Day for Night performs “Bittersweet” at Andy’s Old Port Pub in March 2016. Videographer: Jeff Stanton.
And they’re handing down my sentence now
And I know what I must do
Another mile of silence while I’m
Coming back to you
— Leonard Cohen, “Coming Back to You”
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Some people write a lot of songs
or write songs quickly or both.
They can find inspiration in a hangnail and can scarcely handle all the melodies welling up from within.
But they do modestly assure you, while talking about their productivity, which you didn’t ask about, that they’re only conduits for The Music.
I’m not one of those songwriters. I admit that I envy them. It’s important for me to think of myself as a songwriter, and I do qualify, but three songs make a very big songwriting year for me. And I haven’t seen one of those in decades. Well, there’s always hope.
I’ve accepted my sluggish writing pace and have even had a few peaceful years of not feeling compelled to understand it, although working on this post does reopen the question. Excuses come readily to hand; the real reasons, not so much. It’s a curious way to proceed.
I nevertheless do have a working routine that results in songs, however few and far between. This routine matured as I found my way out of a barren period that lasted for an alarming 11 years.
I never gave up on songwriting during those years. I just never finished any songs.
It was a trek through the desert that lasted from 1998’s “Caphead” — the best song that I wrote for the Howling Turbines, or I should say “the better song,” since I wrote only two for that band — to early 2010 and “Bittersweet,” the first title I wrote for my current ensemble, Day for Night.
If my excuses for not writing aren’t interesting and the root causes are hard to ascertain, it is nevertheless clear that what roused me again was Day for Night, the acoustic country duo comprising Gretchen Schaefer, my life partner inside and outside music, and me.
After fumbling around for three years after the demise of Howling Turbines, in 2004, we had settled on a musical approach and were getting some gigs. We loved the classic country we were doing; but at the same time, having a band that, for the first time in a few years, was doing more than walking in place relit the pilot light for my songwriting.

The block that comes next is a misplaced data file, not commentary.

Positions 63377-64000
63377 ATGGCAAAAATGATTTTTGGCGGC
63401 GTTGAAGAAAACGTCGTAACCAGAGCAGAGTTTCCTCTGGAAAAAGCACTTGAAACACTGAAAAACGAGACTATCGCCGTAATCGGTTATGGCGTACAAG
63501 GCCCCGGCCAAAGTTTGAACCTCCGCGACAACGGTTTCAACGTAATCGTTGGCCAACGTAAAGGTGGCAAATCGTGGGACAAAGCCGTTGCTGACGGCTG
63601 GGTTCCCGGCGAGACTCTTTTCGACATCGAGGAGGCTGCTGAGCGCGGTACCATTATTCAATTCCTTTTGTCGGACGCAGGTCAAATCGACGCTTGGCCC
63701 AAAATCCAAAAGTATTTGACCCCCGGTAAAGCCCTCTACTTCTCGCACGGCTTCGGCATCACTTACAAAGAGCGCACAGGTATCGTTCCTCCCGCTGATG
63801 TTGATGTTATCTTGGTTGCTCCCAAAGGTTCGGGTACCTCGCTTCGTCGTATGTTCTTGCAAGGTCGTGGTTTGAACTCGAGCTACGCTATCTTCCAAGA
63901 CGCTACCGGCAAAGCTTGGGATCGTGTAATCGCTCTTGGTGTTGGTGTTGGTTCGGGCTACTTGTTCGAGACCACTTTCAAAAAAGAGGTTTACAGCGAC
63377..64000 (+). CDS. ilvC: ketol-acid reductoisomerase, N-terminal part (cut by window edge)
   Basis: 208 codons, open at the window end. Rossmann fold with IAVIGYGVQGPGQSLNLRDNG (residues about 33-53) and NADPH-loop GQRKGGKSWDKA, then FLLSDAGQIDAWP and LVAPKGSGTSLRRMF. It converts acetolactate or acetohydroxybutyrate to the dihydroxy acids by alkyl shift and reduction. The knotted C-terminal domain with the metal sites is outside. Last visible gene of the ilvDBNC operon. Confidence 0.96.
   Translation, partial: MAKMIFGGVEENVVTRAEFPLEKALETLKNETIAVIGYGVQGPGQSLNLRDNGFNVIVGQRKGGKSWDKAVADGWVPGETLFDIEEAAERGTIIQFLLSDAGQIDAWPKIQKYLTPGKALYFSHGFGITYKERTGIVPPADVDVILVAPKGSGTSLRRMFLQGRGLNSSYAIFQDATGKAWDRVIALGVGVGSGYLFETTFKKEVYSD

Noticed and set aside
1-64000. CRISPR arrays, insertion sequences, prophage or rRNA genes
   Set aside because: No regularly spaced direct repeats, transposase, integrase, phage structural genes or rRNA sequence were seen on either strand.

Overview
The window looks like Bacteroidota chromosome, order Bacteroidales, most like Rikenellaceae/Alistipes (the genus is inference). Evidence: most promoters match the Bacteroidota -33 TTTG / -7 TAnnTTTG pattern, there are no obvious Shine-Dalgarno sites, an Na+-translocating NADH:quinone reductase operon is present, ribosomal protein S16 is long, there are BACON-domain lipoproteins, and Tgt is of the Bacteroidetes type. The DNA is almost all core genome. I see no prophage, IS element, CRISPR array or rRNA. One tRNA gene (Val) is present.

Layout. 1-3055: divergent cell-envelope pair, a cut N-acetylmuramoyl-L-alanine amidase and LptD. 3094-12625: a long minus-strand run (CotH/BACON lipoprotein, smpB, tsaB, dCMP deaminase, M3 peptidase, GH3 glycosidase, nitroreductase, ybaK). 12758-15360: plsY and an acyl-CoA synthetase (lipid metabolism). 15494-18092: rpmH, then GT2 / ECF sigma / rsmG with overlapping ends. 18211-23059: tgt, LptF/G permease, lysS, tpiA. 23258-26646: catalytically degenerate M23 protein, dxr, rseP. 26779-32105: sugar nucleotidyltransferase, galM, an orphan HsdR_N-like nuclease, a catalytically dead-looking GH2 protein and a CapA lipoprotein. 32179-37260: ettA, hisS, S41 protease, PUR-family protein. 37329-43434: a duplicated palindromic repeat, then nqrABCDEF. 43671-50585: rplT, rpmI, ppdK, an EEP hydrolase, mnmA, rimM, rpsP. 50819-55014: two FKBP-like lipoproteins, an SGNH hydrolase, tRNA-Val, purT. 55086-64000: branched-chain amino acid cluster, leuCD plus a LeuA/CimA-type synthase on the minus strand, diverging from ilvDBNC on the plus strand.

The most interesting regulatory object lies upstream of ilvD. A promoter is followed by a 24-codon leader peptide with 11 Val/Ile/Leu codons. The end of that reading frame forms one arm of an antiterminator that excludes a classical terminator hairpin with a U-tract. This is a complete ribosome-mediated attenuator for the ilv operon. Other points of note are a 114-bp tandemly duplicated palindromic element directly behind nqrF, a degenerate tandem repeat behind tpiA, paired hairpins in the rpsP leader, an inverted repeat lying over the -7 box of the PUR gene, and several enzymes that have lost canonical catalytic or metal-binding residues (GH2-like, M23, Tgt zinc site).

That is, there would be a home and an audience for my songs — not to mention the considerable formal challenge, which I’m still trying to master, of creating credible songs for a two-piece band playing vintage country, with its “three-chords-and-the-truth” aesthetic.
My first songs, way back there in the late 1960s, had a country (-pop-folk) feel because that’s what idols like Neil Young and Tim Hardin were playing as they infected me with wanna-be disease. (Making me more susceptible was the dawning realization that emotions and relationships are dealt with more easily through guitars and microphones than anything as debilitating as personal communication.)
But if I was young enough to want to copy my idols, I was willful or perverse or ornery enough not to be direct about it. (Shades of that personal communication thing.) I frequently had to make things too complicated, which succeeded more often with lyrics than melodies, which in my case tend less to well up from within than to be wrung from pieces of sandstone.
That complicating tendency lasted a long time. It actually found a home in the early 1980s, 12 years into my songwriting career, with one of my bands: the Fashion Jungle. The FJ was predicated on original material, was musically capable and, successor to a hopelessly eclectic covers band, was stylistically agnostic.
A song like “Little Cries,” with its chromatic chord progressions, rambling architecture and elusive home key, was definitive Fashion Jungle. It was also about as far from country you could get and still be singing about feigned love and fake orgasms.
But the FJ introduced me to a certain discipline of songwriting. In the belated-but-potent Portland, Maine, New Wave scene, we had to perform our own songs for the sake of credibility and self-respect.
None of us was prolific — I wrote the most, if that tells you anything — so in the early days, we agreed to each bring in something original at regular intervals, even if just a lyrical fragment or a chord progression. And a few good songs resulted from that practice.
Anyway, I have managed to simplify some as the years roll on, and by the time I was ready to finish “Bittersweet” I was able to winnow it down to a mere six chords and the truth.
That was four years after I started it.
“Bittersweet” doesn’t precisely exemplify my current songwriting practice but, to paraphrase the Staples Singers, it took me there.
Inspired by the Carter Family, the idea of a song about love that’s like a destructive clinging vine probably came to me during one of my noontime rambles around Lewiston, Maine, where I work. That was in May 2006.